China’s President Xi Jinping called for unity among his Brics counterparts at a summit in South Africa on Wednesday as he pushed the case for expanding the grouping to face a global “period of turbulence and transformation”.
Leaders of the bloc of leading developing nations Brazil, Russia, India, China and South Africa are meeting in Johannesburg with discussions around establishing a framework and criteria for admitting new members topping the agenda.
While all Brics members have publicly expressed support for growing the bloc, divisions remain over how much and how quickly.
Bloc heavyweight China has long pushed for expansion and views its deteriorating relations with Washington as well as heightened global tensions resulting from the Ukraine war as adding urgency to the enlargement project.
“The world is undergoing major shifts, division and regrouping … it has entered a new period of turbulence and transformation,” Xi said. “We, the Brics countries, should always bear in mind our founding purpose of strengthening ourselves through unity.”
Brics group countries have economies that are vastly different in scale and governments that often seem to have few foreign policy goals in common, complicating decision-making. The economy of China for example, is more than 40 times larger than South Africa’s, Africa’s most developed country.
Russia, isolated by the United States and Europe over its attack on Ukraine, is also pushing to quickly grow Brics and forge it into a counterweight to the West. Russian President Vladimir Putin, who is wanted under an international arrest warrant for alleged war crimes, sees Brics membership as a way of showing the West he still has friends.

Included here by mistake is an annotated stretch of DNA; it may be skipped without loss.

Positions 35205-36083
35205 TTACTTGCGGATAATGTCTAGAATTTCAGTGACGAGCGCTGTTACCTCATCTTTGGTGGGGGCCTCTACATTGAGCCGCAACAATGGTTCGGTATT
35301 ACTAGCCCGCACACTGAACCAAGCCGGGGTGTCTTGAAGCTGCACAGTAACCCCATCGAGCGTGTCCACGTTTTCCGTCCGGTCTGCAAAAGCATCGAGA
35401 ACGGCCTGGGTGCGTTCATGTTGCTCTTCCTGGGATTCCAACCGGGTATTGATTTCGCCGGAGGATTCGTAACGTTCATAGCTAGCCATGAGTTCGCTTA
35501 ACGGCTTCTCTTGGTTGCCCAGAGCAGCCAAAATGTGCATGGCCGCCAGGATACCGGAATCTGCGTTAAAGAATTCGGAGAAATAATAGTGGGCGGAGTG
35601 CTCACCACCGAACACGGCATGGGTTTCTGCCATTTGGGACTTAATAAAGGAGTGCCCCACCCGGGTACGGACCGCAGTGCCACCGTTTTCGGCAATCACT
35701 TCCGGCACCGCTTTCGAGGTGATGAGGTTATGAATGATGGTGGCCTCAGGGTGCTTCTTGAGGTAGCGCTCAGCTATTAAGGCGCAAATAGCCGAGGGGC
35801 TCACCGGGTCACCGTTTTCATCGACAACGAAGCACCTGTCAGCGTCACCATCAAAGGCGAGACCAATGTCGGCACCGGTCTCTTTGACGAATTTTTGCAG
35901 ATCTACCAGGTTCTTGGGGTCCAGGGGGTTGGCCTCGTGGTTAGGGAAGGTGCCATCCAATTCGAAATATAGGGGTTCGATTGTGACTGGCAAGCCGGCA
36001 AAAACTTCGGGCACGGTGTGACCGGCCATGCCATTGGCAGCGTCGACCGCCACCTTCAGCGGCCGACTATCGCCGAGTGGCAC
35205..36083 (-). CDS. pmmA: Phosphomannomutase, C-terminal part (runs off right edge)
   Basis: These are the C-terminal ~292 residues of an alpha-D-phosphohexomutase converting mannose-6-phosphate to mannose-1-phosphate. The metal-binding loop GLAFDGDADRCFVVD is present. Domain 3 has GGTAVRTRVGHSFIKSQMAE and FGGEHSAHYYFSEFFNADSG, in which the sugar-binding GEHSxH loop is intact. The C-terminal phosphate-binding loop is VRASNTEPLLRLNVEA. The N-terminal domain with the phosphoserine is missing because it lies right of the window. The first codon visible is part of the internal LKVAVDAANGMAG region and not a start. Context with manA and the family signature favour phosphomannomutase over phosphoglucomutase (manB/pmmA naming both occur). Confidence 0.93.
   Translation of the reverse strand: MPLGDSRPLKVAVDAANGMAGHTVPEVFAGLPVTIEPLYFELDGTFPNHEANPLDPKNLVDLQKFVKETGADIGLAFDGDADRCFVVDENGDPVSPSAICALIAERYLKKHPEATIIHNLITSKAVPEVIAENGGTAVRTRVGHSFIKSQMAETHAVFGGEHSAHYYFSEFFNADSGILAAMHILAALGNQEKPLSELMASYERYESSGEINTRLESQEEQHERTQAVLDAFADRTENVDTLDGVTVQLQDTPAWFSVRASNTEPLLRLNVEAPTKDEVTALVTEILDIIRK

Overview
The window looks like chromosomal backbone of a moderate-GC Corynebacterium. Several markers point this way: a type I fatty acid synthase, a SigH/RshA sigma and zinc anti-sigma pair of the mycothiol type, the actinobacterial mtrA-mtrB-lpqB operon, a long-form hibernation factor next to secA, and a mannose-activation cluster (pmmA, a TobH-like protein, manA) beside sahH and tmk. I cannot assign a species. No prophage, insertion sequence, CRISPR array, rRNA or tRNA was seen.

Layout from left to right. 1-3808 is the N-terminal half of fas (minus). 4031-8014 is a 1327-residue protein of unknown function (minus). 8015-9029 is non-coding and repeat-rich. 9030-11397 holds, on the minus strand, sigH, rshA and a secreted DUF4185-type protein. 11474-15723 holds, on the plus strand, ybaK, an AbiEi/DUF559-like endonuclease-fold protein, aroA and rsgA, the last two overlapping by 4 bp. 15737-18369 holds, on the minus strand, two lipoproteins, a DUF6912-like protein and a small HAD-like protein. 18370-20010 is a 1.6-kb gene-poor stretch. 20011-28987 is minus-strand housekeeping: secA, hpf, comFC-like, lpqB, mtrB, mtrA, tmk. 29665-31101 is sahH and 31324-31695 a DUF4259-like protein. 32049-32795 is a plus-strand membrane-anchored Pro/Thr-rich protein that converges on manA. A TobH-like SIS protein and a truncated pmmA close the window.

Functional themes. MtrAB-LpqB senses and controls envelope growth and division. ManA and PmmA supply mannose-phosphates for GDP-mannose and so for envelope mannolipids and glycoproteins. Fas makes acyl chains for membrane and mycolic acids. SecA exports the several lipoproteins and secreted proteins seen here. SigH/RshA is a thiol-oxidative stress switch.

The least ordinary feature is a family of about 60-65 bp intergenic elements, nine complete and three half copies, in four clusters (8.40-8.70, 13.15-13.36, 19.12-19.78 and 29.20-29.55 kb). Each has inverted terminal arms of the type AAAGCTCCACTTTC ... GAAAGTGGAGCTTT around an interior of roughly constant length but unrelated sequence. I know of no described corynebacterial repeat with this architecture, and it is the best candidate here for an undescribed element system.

He did not travel to South Africa but used a video address to attack Western powers. “I want to note that it was the desire to maintain their hegemony in the world, the desire of some countries to maintain this hegemony that led to the severe crisis in Ukraine,” he said.
No ‘Tower of Babel’
South Africa’s President Cyril Ramaphosa said on Tuesday that he and Xi had similar positions on Brics expansion.
But pushback has come from Brazil and India, which have both forged closer ties with the West.
Brazil’s President Luiz Inacio Lula da Silva on Tuesday rejected the idea the bloc should seek to rival the United States and Group of Seven wealthy economies.
While he is pushing for neighbour Argentina to join, he said any new members would need to meet certain conditions, so the group does not become a “Tower of Babel”.
Indian Prime Minister Narendra Modi said on Wednesday his country, which is wary of Chinese dominance, fully supported expansion.
However, an Indian official familiar with discussions late on Tuesday between the leaders said Modi indicated “there have to be ground rules about how it should happen and who can join”.
India and China periodically clash over their disputed Himalayan border.
More than 40 countries have expressed interest in joining Brics, say South African officials, 22 of whom have formally asked to be admitted.
Details of criteria for joining could be included in a joint declaration due to be finalised on Wednesday.
Beyond the enlargement question, boosting the use of member states’ local currencies in trade and financial transactions to lessen dependency of the U.S. dollar is also on the summit agenda.
South African organisers had said there would be no discussions of a common Brics currency, an idea floated by Brazil as an alternative to dollar-dependence.
At least 15 potential new member countries — including Saudi Arabia, Algeria and Argentina — are under consideration to join the bloc’s New Development Bank (NDB), its chief financial officer said on Wednesday.
The NDB, which has long tapped China’s capital market for funding, is registering an Indian rupee bond programme worth $2.5 billion over five years, after it issued its first South African rand bond last week.